What is a subject access request?

Put simply, it is a request from an individual to obtain a copy of all the information an organisation holds about them as well as information about how and why they are using your data. This allows you to ensure the data is accurate, relevant and being processed lawfully. Everybody has this right and it is considered a cornerstone of data protection regualtion however, in some instances (such a law enforcement purposes) this right can be restricted.

Key changes to Subject Access Requests under the GDPR

SARs are not a new right but the GDPR has made some key changes.

  1. A reduction in the SLA to 1 month. Previously organisations had an SLA of 40 days to respond to a SAR. Organisations are now required to respond withing 1 month, to calculate this take the date you applied and add one month and one day, for example a request made on 3rd June would be due back by the 4th of July. Organisation may however extend this period by a further 30 days under certain circumstances such as a request that is deemed complex or repetitive however, they must still respond within 30 days to explain why your request has been delayed.
  2. An obligation to respond electronically. Where requests are made electronically by an individual (also known as a data subject) organisations should respond in a commonly used electronic format unless you request otherwise. This will typically be in the form of a PDF. The ICO suggest it is best practice for companies to provide a portal to access this information such as Egress.
  3. A removal of the fee. Previously orgnaisations could charge a £10 fee for all SARs and the GDPR has now forced them to remove this fee. However, a ‘reasonable fee’ may still be levied under certain circumstances (manifestly unfounded, excessive, repetitive or copies).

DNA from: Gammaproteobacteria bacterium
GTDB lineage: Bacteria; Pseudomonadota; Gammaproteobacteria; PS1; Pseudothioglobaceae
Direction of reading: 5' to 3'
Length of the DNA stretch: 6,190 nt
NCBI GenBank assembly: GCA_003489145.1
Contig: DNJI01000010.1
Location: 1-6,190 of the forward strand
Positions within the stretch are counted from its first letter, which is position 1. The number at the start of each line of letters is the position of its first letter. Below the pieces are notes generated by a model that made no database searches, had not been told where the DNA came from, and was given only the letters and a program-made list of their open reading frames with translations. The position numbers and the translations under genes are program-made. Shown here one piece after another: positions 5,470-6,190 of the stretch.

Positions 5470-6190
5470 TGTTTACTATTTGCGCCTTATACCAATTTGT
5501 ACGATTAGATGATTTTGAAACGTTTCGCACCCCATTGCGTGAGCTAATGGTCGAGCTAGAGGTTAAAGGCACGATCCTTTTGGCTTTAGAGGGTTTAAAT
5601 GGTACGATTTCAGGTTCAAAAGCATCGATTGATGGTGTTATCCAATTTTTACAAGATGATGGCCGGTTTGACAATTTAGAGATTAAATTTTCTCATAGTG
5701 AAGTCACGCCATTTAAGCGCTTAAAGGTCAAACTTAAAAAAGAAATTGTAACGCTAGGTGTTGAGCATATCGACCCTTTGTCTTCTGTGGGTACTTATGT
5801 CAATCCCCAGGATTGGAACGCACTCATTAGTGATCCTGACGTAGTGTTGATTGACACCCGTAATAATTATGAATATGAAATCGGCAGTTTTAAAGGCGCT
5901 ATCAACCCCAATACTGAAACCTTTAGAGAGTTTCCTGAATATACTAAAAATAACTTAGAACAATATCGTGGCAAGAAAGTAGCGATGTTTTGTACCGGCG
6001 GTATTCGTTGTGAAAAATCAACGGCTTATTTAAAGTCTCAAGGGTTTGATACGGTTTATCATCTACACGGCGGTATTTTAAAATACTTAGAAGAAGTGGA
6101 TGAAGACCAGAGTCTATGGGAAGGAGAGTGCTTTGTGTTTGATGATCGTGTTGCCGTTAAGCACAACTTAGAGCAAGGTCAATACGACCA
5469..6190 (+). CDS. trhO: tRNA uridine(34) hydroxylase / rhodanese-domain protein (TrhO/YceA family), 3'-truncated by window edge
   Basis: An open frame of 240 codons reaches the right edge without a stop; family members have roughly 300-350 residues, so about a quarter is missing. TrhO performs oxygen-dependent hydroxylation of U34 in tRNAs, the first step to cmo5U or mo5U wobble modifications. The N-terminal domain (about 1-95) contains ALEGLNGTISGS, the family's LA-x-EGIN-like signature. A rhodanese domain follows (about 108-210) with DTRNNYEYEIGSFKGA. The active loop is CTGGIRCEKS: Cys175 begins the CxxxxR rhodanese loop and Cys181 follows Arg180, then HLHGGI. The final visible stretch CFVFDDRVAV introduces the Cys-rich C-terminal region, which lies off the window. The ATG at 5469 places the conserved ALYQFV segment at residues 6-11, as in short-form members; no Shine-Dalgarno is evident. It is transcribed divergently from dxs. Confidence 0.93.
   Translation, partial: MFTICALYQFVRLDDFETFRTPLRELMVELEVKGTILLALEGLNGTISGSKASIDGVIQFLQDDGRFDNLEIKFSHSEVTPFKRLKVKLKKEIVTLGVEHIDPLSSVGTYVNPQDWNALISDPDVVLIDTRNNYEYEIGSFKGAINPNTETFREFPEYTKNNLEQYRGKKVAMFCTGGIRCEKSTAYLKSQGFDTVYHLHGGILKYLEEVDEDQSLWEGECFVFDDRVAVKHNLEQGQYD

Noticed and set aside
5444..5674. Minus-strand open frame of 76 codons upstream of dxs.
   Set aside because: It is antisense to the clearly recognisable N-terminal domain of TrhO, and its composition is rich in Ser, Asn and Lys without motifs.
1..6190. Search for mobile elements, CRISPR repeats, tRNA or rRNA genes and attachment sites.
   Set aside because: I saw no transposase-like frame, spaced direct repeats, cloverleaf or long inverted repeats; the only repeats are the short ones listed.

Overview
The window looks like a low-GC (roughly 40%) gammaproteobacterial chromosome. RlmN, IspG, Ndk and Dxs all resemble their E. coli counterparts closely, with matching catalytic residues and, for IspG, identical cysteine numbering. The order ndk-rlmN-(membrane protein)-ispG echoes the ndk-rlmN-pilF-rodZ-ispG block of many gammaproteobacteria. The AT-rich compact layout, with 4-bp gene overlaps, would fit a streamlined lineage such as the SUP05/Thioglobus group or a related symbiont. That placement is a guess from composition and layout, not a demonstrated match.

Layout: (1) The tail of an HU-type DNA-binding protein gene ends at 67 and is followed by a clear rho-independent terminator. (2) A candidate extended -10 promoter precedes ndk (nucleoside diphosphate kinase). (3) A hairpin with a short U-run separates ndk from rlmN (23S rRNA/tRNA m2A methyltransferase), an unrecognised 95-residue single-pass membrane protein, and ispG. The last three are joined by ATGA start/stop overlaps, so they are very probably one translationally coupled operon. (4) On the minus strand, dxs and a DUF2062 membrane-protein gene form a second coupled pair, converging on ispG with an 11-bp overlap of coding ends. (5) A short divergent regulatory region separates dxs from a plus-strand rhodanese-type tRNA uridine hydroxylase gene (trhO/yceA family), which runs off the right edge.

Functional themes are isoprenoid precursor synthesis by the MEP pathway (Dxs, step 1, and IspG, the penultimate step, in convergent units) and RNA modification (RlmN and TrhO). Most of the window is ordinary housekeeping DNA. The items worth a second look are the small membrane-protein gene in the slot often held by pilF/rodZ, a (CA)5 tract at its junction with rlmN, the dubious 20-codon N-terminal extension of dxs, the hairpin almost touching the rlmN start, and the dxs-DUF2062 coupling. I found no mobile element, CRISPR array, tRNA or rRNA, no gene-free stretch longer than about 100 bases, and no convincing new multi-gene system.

4. Additional processing information. The organisation is also required to tell you how and why they are using your personal data. You can find a full list of what is required in Article 15 of the GDPR which you can view in full HERE. It includes information such as their reason for processing your data and how long it will be retained for.

An organisation cannot: 

  • Force you to use their form
  • Force you to submit your form in a specific manner
  • Force you to provide more information than is required to prove your identity
  • Force you to prove your address (unless you have requested hard copies)
  • Force you to withdraw your request
  • Put undue pressure on you to narrow your request

Further information on SARs

  • Opinions on you count as personal data but personal data relating to other individuals may be redacted.
  • An organisation is under no obligation to provide data in specified electronic formats.
  • Forcing an individual to submit a SAR is a criminal offence under the DPA 2018.
  • Organisations MUST provide a response within 30 days even if it is simply to inform you that your request has been delayed.
  • If an organisation delays your request or wishes to charge a fee they must explain why.
  • You have a right to complain to the regulator (in the UK this is the Information Commissioners Office). You can see their complaints page HERE.
  • You can submit requests verbally but you may still be required to send documents to prove your identity.
  • If an organisation uses industry terms or abbreviations these must be explained. According to the ICO the response “should be capable of being understood by the average person”.
  • The ICO also states that “it is unlikely to be reasonable to extend the time limit if you are requesting proof of identity before considering the request”.
  • The obligation to respond to SARs lies with data controllers not processors however, controllers are responsible for making sure that requests submitted to processors are still dealt with.


GDPR full text

ICO guidance on SARs

IAB Europe GDPR Implementation Working Group working paper on SARs

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